Falling Knives
Dangers of Crocs

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By whatismyoption
February 27, 2008

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Hi Rich
Thanks for highlighting CROX.
My initial five minute review leads me to believe CROX is certainly worthy of a close analysis.

General Thoughts
I used to sit in the CROX is a fad and overpriced stock camp. Unless I turn up something rotten it now looks underpriced and about six months ago I stopped thinking they are a fad. Footwear is surprisingly important to a lot of people and not just women. CROX have carved out a great niche and appear to be expanding it nicely. Management seem to have made all the right moves in expanding their brand, so I am left wondering why it is now available at such a seemingly cheap price. Personally, after years of mocking Birkenstock wearers, I am slightly embarrassed to report that I am a convert to the German way, but please don't hold that against me. From talking to Croc wearers they feel the same about their Crocs.

Here in Australia the market has expanded very rapidly. First the groovers and practical people like nurses wore Crocs. Then the wanna-be trendsetters, then their kids, then the early majority and their kids and then they all went and bought a new colour.

That Kiwi guy on the Fab15 board has followed Crocs for a while, but he appears to be on holiday.

There must be something seriously wrong with CROX or Mr. Market has forgotten to take his Cymbalta.

My earnings based intrinsic value spreadsheet spits out a weighted IV of $70 pricing CROX at over a 60% discount. So if ttm eps of $2 and analysts growth of 24% can be believed CROX is a screaming buy. My spreadsheet is based on Hewitt Heiserman's and weights the growth rates from 12% (half estimates) to 24%.

Trailing P/E: 14.46
Forward P/E: 8.11
PEG Ratio: 0.43
Price/Sales: 3.08
Enterprise Value/Revenue: 2.98
Enterprise Value/EBITDA: 9.503

So where is the hidden danger? Where is the risk at buying at this level?
Cash flows have been decimated by twin perils of rising inventory and rising A/R. Inventory has been blamed on distribution problems, which is totally plausible considering the growth. Rising A/R is not surprising considering the international growth; however, within the current retail environment this deserves a closer look.

Recent Recap
CROX peaked at $75 in October 2007. The sell-off began when they reported Q3 earnings I was not following CROX at the time so am not sure why it was punished so much for meeting/just beating estimates and issuing good forward guidance. My guess is that it could simply be the old high priced normally over delivering company getting slaughtered for not hitting the ball out of the park. CROX did have an incredibly high short level prior to earnings. They were also an overpriced momentum stock at that point so had to stumble at some point to let earnings catch up with expectations.

Q4 release appears similar, they failed to crush estimates and have been further sold off by now what is surely worried owners and people who have been trying to catch this falling knife.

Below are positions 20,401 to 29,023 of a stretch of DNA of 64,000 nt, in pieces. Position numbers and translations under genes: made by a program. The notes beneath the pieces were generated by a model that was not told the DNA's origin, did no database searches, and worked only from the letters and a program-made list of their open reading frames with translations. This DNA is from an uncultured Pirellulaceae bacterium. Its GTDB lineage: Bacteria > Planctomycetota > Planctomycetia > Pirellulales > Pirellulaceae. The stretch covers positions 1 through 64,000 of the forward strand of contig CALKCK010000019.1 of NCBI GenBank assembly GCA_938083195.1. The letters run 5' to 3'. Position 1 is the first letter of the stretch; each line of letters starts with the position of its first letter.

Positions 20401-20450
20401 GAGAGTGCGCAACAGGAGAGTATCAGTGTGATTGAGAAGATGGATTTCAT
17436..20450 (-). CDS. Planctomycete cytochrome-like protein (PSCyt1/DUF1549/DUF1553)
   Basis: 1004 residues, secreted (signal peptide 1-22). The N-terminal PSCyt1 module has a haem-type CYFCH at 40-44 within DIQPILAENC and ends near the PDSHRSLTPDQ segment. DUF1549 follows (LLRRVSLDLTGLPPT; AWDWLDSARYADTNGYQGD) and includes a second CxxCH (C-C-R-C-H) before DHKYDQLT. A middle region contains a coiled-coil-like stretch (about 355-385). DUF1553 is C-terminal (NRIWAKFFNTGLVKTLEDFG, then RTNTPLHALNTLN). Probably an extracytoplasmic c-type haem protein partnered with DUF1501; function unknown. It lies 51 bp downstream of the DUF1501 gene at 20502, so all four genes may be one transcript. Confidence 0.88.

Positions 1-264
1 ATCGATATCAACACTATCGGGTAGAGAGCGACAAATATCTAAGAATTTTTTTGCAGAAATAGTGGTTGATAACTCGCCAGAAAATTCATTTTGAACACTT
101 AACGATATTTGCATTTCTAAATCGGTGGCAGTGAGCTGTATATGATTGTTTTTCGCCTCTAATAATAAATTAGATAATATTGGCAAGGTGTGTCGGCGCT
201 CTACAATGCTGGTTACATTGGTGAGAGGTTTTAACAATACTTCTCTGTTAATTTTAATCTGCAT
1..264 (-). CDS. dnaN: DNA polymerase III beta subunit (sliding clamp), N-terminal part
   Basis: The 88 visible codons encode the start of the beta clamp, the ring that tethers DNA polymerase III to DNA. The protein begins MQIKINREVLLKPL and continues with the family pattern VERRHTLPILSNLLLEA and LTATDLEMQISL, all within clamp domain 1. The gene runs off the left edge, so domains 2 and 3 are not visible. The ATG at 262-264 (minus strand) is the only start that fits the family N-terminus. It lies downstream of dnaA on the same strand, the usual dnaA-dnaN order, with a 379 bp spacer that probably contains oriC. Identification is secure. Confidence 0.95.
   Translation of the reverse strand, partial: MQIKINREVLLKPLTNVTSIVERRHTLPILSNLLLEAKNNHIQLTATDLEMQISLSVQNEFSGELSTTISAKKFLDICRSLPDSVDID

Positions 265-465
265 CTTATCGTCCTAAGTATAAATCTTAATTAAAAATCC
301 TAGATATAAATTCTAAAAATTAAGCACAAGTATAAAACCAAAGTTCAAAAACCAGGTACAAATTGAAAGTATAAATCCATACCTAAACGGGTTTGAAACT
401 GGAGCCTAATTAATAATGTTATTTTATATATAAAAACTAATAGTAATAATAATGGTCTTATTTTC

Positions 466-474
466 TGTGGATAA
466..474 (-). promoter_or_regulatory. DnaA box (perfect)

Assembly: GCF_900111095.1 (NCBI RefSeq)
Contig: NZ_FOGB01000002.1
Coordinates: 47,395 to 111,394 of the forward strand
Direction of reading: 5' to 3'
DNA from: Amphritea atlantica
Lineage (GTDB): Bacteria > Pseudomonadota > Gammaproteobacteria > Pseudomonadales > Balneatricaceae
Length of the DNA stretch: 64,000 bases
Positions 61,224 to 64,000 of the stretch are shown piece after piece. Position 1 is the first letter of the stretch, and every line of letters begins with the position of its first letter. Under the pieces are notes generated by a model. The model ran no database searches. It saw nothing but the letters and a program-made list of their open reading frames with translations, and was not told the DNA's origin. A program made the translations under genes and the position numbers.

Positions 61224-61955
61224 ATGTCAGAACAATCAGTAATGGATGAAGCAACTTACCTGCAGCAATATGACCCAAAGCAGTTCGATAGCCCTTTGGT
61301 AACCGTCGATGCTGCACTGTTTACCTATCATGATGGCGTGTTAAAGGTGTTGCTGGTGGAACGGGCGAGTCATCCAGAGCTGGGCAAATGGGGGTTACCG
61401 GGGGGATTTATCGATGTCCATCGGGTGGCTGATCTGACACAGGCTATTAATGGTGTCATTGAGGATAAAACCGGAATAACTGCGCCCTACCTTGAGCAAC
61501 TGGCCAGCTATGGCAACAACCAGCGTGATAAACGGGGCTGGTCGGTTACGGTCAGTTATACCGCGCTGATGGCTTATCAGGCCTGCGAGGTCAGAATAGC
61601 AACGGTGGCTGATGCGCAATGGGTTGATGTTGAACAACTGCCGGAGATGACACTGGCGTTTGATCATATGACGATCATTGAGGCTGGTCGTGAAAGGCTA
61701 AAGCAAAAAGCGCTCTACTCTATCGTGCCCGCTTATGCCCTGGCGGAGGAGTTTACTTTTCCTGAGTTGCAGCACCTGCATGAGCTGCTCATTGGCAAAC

Great post on CROX board with some history and addressing the whole fad question

A good take on rising inventory levels

Rising A/R
Rising Inventories

Looking Forward
I have not seen any academic or other studies on fallen growth stocks, but it would have to be very strong evidence to shake me from my anecdotal position. My experience leads me to believe once a high flying growth stock has been tossed aside it is unlikely to explode higher again in the near term. There is too much resistance from owners looking to get out at break even, too much supply around at higher prices. This is reinforced as once fallen, everyone starts believing the bears whose arguments are lent the credibility of recent price action. The crowing of I told you so is very disconcerting.

However, looking forward 1and 3 years out I see the following:
- Growth continues. Even if Crocs are a fad they still have a few more years left in them.
- The inventory issues are resolved, but expensive enterprise software solution impacts on net margins (total WAG)
- A/R continues to be a problem as growth continues.
- company continues to expand range, reducing likelihood of fad.
- Earnings increase and the market pays a fair price for those earnings.
2008 earnings of $2.70, still growing over 20%, target $50
2010 earnings of $3.50, still growing 20%, target $70

I have not seen anything yet to make this a less compelling investment; however, I have only looked for an hour or so. The greatest long term danger is the durability of the brand, but I have seen no real signs of slowing growth so that is fancy rather than fact. With such a compelling opportunity now I would be surprised if more people here are not looking closely at CROX and I look forward to hearing their views.

Q4 Transcript
Q4 Release
Q3 10Q
12 month short interest still peaking
Big Charts 2 year P/E and eps
Reuters ratios